A:An appeals process will be established to review changes that employees don't believe are right? If an employee believes his/her job title or exempt/non-exempt status is not correct, they should discuss it with their supervisor. If the supervisor supports the employee, a revised job description is to be completed and discussed with the department's senior administrator. If the senior administrator supports the employee and supervisor, they must submit a request to the appropriate human resources office highlighting why a job evaluation must be conducted and include the revised job description. The appropriate human resources office will evaluate the request and discuss it with others as needed and inform the senior administrator and supervisor of the decision

Q:What should I do if I don't believe my job title or exempt/non-exempt status is right?
A:An appeals process will be established to review changes that employees don't believe are right? If an employee believes his/her job title or exempt/non-exempt status is not correct, they should discuss it with their supervisor. If the supervisor supports the employee, a revised job description is to be completed and discussed with the department's senior administrator. If the senior administrator supports the employee and supervisor, they must submit a request to the appropriate human resources office highlighting why a job evaluation must be conducted and include the revised job description. The appropriate human resources office will evaluate the request and discuss it with others as needed and inform the senior administrator and supervisor of the decision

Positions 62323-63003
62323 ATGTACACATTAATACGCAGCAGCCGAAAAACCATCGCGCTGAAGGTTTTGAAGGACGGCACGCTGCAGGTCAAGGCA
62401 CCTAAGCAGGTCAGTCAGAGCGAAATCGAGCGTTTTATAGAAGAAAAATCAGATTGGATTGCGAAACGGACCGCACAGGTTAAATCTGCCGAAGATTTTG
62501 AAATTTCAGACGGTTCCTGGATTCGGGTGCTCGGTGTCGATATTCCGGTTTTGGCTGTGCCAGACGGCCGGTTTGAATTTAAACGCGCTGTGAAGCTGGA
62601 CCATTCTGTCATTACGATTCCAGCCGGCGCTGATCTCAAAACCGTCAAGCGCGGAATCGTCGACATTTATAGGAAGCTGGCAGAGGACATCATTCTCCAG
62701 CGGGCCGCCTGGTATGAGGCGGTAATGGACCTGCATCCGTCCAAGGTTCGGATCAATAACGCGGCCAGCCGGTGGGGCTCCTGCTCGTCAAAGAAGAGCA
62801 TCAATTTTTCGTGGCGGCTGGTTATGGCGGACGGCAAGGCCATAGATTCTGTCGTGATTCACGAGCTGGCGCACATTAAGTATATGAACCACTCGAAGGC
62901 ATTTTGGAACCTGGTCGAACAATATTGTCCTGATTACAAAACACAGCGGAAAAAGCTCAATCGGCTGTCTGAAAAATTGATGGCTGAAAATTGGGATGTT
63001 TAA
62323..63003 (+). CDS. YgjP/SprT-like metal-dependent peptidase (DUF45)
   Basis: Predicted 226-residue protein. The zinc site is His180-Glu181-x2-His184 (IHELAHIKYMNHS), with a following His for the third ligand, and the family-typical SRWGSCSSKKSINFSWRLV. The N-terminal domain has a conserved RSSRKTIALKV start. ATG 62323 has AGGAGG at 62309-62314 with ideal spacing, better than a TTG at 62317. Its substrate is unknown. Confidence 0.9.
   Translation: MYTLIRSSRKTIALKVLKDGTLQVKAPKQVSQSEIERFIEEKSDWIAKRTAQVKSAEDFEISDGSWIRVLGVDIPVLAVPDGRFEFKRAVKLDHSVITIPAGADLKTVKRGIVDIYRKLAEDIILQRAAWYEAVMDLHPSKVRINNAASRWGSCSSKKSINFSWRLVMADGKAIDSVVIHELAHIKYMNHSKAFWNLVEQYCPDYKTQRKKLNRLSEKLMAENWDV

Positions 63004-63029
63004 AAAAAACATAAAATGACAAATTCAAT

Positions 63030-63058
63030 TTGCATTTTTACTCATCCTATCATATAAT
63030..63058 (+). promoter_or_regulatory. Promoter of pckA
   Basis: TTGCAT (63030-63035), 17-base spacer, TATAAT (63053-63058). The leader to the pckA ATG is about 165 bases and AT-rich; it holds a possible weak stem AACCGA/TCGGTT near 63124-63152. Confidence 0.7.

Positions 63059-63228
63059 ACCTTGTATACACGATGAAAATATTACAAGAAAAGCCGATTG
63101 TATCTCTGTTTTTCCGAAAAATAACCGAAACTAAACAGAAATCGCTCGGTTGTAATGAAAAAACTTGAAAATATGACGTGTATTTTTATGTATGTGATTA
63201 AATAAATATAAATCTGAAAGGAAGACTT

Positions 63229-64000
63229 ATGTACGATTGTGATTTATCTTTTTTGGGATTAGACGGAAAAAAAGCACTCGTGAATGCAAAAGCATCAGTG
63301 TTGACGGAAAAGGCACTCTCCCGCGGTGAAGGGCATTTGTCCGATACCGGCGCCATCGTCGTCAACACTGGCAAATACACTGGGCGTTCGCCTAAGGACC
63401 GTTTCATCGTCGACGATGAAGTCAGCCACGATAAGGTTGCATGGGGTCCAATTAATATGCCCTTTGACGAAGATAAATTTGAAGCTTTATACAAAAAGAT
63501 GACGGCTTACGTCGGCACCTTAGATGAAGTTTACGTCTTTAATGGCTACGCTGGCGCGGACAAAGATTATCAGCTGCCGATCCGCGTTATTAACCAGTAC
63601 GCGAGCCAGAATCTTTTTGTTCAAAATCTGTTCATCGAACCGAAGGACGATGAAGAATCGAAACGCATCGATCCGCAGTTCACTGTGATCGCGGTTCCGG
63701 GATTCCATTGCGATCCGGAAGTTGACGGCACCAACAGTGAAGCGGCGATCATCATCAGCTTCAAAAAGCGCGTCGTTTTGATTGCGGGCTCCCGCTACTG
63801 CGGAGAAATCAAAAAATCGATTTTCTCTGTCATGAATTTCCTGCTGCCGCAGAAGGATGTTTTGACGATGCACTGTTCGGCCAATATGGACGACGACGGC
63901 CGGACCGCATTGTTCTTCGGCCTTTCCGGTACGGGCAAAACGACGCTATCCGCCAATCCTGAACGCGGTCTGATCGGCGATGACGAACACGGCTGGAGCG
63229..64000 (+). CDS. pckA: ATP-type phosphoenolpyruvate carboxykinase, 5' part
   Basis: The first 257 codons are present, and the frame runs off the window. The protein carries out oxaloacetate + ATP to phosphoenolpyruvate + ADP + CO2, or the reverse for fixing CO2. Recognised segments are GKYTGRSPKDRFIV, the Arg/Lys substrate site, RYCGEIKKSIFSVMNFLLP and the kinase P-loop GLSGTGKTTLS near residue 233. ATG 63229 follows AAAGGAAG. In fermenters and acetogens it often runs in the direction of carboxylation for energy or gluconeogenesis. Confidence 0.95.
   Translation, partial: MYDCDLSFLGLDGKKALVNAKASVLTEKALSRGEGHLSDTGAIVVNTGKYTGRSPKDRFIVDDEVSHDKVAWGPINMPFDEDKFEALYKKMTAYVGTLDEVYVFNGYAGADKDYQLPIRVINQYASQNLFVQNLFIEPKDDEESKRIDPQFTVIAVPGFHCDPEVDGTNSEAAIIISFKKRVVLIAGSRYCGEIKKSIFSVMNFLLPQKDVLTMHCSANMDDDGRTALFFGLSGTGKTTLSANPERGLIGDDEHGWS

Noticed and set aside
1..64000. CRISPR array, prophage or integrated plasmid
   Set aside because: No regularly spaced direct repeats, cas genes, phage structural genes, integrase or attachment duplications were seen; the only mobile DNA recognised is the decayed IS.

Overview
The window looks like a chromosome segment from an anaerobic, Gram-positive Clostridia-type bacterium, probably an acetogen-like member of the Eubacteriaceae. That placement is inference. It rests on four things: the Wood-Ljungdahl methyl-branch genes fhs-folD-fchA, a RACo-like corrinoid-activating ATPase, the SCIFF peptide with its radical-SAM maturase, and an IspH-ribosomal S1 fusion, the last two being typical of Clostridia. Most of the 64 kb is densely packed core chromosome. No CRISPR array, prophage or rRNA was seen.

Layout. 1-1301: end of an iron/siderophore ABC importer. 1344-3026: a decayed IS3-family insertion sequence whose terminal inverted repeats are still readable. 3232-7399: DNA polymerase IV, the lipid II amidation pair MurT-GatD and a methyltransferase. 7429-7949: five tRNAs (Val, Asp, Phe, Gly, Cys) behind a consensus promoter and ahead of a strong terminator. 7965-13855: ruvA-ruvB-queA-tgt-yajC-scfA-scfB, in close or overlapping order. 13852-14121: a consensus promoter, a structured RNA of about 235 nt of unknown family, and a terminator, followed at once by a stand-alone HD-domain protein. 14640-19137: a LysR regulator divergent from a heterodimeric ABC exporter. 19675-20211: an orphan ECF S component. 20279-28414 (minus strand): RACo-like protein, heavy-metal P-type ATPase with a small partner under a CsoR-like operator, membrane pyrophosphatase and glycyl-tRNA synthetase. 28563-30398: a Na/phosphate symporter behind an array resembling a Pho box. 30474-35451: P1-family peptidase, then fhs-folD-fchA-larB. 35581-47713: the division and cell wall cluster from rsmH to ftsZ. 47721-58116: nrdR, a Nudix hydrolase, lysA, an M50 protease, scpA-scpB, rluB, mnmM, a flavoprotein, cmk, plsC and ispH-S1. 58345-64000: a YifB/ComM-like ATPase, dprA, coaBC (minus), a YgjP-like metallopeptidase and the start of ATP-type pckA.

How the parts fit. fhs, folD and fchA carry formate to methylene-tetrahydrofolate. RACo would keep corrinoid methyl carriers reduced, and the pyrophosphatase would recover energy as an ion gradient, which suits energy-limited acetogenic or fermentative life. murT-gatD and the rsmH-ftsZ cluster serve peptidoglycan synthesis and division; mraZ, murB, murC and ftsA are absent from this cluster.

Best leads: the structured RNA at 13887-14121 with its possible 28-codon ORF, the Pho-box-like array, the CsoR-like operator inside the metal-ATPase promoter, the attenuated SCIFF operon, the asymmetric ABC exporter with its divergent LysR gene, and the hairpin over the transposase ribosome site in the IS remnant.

Q:What should I do if I don't believe my job title or exempt/non-exempt status is right?
A:An appeals process will be established to review changes that employees don't believe are right? If an employee believes his/her job title or exempt/non-exempt status is not correct, they should discuss it with their supervisor. If the supervisor supports the employee, a revised job description is to be completed and discussed with the department's senior administrator. If the senior administrator supports the employee and supervisor, they must submit a request to the appropriate human resources office highlighting why a job evaluation must be conducted and include the revised job description. The appropriate human resources office will evaluate the request and discuss it with others as needed and inform the senior administrator and supervisor of the decision

Q:What should I do if I don't believe my job title or exempt/non-exempt status is right?
A:An appeals process will be established to review changes that employees don't believe are right? If an employee believes his/her job title or exempt/non-exempt status is not correct, they should discuss it with their supervisor. If the supervisor supports the employee, a revised job description is to be completed and discussed with the department's senior administrator. If the senior administrator supports the employee and supervisor, they must submit a request to the appropriate human resources office highlighting why a job evaluation must be conducted and include the revised job description. The appropriate human resources office will evaluate the request and discuss it with others as needed and inform the senior administrator and supervisor of the decision

Q:Where do I go if I have questions about the compensation structure?
A:Visit our Compensation Project Website, or contact your campus' Compensation personnel.